She’s staying for longer today.

‘How about, just this once, you have your breakfast in the front room?’ Daddy says, setting a bowl on the counter. His hands tremble as he pours the milk.

‘Can I watch cartoons?’ I ask.

‘I don’t see why not.’

He leads me to the lounge, sets up the TV tray in font of his favourite chair, and tells me to sit. ‘Now, Jenny,’ he says, crouching beside me. ‘You must stay in this room and be especially good today, okay? Can you do that for me, poppet?’

I nod.

 He tousles my hair then walks across the room to switch on the telly. ‘Oh, look! The Flintstones! You love this programme!’ Fred’s Yabba-Dabba-Doo cry fills the room. ‘I’ll come to check on you soon,’ he says, turning to leave. He shuts the door behind him.

Fred is banging on the door and shouting for Wilma to let him inside when I hear Mummy’s muffled scream from down the corridor. I move the TV tray to the side, hoist myself out of Daddy’s chair, and turn off the telly. I’m nearly at the door when Daddy rushes in panting. Beads of sweat roll down his forehead.

‘It’s finished,’ I say. ‘Can I play Sindy in my room now?’

Daddy shakes his head. ‘I’m afraid not, Poppet. Let’s stay in here just a little longer, shall we? How about some music?’

He stands in front of the music player and looks through the records. He holds one up. It has a gorilla eating cake on the cover. ‘How about this one?’

I shake my head.

He holds up another just as Mummy screams again. Louder this time.

‘This one?’ he asks, glancing towards the open door.

‘No, Daddy.’

‘What would you like to listen to, poppet?’

‘The one with the aeroplanes and electric boots,’ I say. ‘It’s yellow.’

Daddy scratches his beard then grins. ‘Got you.’ He pulls out the record Mummy gave him for his birthday. ‘I love this one, too.’

He places it on the turning thing and moves the magic wand. Loud piano music comes through the speakers. He shouts, ‘It won’t be long now. I promise,’ then leaves me again.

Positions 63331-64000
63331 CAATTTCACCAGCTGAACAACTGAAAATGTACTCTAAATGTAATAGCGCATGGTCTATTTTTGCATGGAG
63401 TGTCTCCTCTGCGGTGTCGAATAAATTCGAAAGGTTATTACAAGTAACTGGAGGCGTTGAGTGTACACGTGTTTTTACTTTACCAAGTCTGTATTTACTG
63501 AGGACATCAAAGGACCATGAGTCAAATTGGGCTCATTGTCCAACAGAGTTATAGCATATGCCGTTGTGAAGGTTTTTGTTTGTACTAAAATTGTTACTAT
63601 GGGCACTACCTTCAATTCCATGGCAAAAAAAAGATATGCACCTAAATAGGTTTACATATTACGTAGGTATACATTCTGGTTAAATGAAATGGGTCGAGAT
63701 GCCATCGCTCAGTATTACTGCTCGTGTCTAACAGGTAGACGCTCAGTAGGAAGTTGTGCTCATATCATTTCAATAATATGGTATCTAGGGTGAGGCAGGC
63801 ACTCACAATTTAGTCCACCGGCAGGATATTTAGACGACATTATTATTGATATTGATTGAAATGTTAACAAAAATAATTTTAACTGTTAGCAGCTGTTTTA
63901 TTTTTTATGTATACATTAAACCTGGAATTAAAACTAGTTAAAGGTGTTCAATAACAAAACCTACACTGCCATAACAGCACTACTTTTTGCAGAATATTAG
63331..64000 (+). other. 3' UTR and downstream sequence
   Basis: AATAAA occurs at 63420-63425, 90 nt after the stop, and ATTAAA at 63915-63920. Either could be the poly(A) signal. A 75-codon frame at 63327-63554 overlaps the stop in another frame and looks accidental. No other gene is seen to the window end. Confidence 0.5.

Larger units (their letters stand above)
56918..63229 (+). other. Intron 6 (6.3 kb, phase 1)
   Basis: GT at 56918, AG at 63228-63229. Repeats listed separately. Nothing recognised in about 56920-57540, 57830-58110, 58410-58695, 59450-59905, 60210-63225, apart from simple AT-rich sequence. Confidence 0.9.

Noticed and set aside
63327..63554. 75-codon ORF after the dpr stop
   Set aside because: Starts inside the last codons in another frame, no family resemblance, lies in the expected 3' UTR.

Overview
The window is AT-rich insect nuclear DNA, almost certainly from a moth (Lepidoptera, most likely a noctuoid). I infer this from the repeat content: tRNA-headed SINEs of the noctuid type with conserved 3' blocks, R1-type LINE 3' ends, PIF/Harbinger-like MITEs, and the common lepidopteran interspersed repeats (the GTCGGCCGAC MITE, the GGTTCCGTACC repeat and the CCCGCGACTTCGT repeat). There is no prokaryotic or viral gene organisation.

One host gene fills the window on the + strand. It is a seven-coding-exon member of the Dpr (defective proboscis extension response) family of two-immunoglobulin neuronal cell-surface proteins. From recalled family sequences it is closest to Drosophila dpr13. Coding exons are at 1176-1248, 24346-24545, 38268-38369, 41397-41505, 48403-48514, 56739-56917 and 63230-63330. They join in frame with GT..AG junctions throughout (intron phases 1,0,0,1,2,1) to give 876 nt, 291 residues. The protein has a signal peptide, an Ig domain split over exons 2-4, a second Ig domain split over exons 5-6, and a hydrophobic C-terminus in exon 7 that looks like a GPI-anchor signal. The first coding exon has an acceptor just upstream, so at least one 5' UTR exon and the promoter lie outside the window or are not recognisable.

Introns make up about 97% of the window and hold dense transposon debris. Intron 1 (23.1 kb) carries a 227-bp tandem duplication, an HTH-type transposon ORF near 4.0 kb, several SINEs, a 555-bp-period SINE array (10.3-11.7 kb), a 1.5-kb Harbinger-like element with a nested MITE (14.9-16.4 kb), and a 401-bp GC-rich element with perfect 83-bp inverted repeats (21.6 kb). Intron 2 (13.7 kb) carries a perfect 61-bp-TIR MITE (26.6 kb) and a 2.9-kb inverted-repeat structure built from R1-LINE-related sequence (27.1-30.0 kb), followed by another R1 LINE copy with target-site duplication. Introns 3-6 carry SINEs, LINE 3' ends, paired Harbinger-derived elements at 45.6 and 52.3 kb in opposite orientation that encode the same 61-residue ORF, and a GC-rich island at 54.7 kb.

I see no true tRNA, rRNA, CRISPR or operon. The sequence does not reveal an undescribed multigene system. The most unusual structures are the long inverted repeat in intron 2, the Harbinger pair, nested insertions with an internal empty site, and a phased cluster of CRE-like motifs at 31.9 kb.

I take out my crayons and notepad from under the coffee table and begin drawing a picture of a princess on a horse. I’m nearly finished colouring—in the lines, like Mummy taught me—when Daddy comes through the door smiling.

He takes my hand. ‘Are you ready to meet your baby brother, Poppet?’

9. Helen Spisak – What’s next down life’s road?

Judging by the world events and climate change, I am not so sure if there will be any road ahead, but if there is: will there be any options of forked routes to decide which to venture down and explore?

An idyllic road ahead in life should be a coastal route in a dazzling dawn, with eager steps bathed in its watery yellow hues. To one side are sunflower fields paying homage to the golden rays, and to the other: a mesmerising azure, teal and green seascape. This road is full of optmism and positivity in abundance. The excitement of not knowing your destnation but with the reassurance of a well-stocked backpack over your carefree shoulders, and of course, waterproofs. Well, it is England.

The above is obviously for all those stress-free, goals-reached, lucky people of the world who dreamed the golden dream and turned it into a reality of their own making. No doubt hard working along the way, or opportunities bounced down their road ahead like a gigantic 1970s kids’ space-hopper, and all they had to do was grab both rubbery ears and enjoy the ride.